Curricula in Morocco has changed in 2003. Along with the launch of the GENIE programme in 2005, a new strategy of developing content in accordance to the recommendations to use ICT in the practices of teachers. The new curricula currently being developed will integrate those recommendations to use ICT whenever possible (equipment and internet connectivity). Let us not forget that in Morocco the 11,000 schools, of which 40 % are in rural areas has an equipment rate of 87 %. However, satellites schools tied to the 7,000 primary schools only have access to the infrastructures if the children go to the main schools or if the equipment is moved to those schools. This is what pushes us to choose a strategy for incentives by making those resources widely available.
In addition, the programme has introduced coding through an open software called ‘’scratch’’ that introduced coding to 600 000 people since 2015 during an event called Africa Code Week. Our goal was to integrate coding in primary school curriculum during the school year to develop their ICT culture. 1,200 kids were trained to use new technology during their first year since 2016 in pilot high schools; this phase will progressively be extended to all regions.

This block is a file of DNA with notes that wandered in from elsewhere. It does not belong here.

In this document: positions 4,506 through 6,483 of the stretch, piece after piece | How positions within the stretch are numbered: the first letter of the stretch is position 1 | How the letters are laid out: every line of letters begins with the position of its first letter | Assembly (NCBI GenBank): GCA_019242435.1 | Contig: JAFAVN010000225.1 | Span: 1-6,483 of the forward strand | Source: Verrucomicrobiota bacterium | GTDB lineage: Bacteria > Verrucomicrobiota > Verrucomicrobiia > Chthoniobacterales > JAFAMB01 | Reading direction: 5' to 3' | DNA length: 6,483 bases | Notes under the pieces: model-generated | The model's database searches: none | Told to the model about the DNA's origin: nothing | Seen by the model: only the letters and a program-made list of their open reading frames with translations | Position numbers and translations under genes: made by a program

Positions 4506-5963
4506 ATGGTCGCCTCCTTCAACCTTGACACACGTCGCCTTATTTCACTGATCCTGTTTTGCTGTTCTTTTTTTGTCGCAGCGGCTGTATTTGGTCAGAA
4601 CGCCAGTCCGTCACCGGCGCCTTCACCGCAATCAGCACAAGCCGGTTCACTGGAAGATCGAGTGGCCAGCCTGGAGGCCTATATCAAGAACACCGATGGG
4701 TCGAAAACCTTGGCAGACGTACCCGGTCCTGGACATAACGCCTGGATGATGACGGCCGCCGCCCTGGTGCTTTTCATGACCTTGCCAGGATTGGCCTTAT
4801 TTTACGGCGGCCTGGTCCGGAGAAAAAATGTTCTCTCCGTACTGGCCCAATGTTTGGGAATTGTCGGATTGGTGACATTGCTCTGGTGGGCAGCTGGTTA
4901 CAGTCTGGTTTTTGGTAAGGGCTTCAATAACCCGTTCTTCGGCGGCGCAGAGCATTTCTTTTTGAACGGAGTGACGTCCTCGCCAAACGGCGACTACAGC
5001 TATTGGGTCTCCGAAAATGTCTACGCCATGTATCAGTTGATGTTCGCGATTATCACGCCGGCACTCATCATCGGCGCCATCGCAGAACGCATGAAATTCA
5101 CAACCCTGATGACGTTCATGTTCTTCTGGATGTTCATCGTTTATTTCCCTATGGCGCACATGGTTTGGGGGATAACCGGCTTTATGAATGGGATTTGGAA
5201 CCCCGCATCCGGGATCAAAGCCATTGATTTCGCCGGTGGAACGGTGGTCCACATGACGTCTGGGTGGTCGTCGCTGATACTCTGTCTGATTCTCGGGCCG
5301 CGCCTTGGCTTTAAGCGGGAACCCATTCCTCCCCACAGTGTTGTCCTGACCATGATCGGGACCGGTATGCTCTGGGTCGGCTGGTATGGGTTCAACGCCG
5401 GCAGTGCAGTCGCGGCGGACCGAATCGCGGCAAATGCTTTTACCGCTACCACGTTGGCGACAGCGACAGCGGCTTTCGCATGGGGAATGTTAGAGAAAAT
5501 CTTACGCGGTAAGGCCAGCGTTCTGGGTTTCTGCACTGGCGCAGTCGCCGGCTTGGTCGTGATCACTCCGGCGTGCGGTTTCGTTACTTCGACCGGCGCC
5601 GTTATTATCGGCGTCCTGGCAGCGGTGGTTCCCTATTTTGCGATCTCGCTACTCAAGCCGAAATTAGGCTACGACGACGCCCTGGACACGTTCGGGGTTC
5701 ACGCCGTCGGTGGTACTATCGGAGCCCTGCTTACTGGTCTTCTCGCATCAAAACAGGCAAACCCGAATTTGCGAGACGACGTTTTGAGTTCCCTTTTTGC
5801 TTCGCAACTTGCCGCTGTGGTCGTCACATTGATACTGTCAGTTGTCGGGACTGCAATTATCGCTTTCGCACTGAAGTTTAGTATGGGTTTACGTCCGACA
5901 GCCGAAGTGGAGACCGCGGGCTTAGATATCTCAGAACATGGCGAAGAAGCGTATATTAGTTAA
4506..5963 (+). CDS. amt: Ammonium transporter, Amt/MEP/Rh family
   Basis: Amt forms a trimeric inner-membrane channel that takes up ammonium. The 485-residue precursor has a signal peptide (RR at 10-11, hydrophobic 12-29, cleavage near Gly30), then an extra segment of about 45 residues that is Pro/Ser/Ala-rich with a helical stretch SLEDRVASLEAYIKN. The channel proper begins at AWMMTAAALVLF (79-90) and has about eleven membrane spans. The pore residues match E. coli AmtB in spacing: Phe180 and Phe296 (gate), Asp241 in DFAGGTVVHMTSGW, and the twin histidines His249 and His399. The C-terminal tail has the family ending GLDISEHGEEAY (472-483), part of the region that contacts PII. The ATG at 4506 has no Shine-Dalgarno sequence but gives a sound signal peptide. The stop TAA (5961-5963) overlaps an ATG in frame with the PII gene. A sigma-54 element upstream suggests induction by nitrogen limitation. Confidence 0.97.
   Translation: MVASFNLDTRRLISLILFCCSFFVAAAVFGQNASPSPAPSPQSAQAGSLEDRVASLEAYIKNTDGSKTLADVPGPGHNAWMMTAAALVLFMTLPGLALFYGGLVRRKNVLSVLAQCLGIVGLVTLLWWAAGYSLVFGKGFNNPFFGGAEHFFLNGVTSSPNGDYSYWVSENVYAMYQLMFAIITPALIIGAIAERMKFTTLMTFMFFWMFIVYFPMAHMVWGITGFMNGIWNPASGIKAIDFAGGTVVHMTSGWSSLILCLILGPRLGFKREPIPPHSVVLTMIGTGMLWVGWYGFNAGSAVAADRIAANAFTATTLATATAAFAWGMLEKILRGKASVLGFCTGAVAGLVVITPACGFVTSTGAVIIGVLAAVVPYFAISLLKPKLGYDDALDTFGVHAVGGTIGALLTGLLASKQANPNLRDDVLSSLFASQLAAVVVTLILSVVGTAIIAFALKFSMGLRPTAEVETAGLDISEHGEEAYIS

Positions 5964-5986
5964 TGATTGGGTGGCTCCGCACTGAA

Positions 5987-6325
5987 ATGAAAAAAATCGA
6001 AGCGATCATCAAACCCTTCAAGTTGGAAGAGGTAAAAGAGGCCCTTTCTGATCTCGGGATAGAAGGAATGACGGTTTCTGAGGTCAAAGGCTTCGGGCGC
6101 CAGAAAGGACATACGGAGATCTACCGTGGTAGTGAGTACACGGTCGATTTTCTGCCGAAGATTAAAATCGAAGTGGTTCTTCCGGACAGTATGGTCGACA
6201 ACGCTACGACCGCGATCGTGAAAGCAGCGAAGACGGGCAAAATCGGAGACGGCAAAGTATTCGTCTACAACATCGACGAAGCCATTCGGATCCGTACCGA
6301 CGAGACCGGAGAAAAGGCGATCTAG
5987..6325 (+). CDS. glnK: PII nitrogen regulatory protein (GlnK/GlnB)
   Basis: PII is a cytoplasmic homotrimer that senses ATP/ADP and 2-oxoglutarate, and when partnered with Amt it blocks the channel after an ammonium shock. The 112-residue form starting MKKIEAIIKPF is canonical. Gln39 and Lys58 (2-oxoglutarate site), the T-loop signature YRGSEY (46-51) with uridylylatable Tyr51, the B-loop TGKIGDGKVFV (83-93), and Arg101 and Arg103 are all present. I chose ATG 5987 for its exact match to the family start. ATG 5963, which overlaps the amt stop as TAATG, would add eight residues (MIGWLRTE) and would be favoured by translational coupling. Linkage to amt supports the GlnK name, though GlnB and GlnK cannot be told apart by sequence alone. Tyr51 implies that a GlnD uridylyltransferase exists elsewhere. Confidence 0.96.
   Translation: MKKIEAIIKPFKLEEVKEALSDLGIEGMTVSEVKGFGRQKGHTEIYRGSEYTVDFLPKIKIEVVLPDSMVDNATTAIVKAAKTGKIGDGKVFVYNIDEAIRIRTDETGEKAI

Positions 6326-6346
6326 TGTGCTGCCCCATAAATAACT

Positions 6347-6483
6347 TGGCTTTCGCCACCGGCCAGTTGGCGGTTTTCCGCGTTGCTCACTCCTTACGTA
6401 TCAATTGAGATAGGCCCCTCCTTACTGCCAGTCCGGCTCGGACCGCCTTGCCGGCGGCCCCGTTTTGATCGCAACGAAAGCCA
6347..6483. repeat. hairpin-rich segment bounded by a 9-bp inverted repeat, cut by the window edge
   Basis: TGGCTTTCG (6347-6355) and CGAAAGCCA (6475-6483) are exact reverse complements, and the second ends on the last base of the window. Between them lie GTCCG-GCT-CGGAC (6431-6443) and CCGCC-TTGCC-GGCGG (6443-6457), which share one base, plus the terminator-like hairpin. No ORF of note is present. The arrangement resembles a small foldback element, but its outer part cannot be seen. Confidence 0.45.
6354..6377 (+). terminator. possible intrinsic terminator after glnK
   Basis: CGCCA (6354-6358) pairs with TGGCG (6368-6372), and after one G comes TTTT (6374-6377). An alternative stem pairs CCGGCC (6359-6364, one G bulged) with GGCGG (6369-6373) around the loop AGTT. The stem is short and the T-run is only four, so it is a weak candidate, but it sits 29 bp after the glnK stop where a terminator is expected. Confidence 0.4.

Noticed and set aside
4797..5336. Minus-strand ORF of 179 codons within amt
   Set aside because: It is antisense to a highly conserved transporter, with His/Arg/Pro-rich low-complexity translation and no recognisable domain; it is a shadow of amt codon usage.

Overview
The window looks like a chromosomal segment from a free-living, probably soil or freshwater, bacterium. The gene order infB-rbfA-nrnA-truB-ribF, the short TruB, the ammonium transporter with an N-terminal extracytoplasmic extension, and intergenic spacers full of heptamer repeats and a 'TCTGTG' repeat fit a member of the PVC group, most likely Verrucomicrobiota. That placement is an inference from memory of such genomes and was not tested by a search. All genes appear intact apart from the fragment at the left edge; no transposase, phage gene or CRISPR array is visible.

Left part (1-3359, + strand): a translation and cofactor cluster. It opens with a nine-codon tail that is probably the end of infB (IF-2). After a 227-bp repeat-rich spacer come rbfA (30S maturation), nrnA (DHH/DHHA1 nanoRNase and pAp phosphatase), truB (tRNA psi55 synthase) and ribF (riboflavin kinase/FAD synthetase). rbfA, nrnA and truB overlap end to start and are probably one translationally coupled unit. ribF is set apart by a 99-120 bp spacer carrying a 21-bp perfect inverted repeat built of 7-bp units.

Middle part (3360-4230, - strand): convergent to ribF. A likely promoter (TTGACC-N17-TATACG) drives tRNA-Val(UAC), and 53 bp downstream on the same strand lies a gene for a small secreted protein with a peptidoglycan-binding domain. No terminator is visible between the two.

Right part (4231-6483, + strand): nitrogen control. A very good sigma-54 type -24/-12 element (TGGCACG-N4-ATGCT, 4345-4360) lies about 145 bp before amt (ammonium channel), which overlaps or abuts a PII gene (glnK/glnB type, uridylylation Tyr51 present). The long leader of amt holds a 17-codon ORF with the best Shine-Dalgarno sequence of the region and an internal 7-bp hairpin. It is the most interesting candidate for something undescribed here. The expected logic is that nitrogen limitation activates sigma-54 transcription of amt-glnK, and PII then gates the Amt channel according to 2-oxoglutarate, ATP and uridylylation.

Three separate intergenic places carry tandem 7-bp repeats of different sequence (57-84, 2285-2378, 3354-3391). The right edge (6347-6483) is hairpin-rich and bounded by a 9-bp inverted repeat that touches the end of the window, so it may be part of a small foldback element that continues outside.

The curriculum for new degrees in education sciences aimed for new teachers will also include training modules in ICT.
How do you see the role of technologies in education?
Digital tools are a didactic support that enable teachers to overcome complex situations. For example, in biology, short videos of reproductive systems of the plants allow kids to understand the different steps from the seed to the roots appearing. I can find more examples that show how useful 3D visualization is in mathematics, geography etc.
Teaching social sciences may also be supported by ICT in order to learn languages; repetitive tasks for example are facilitated with apps. I was surprised to discover that a philosophy teacher developed a digital banner of philosophers linking directly to their work.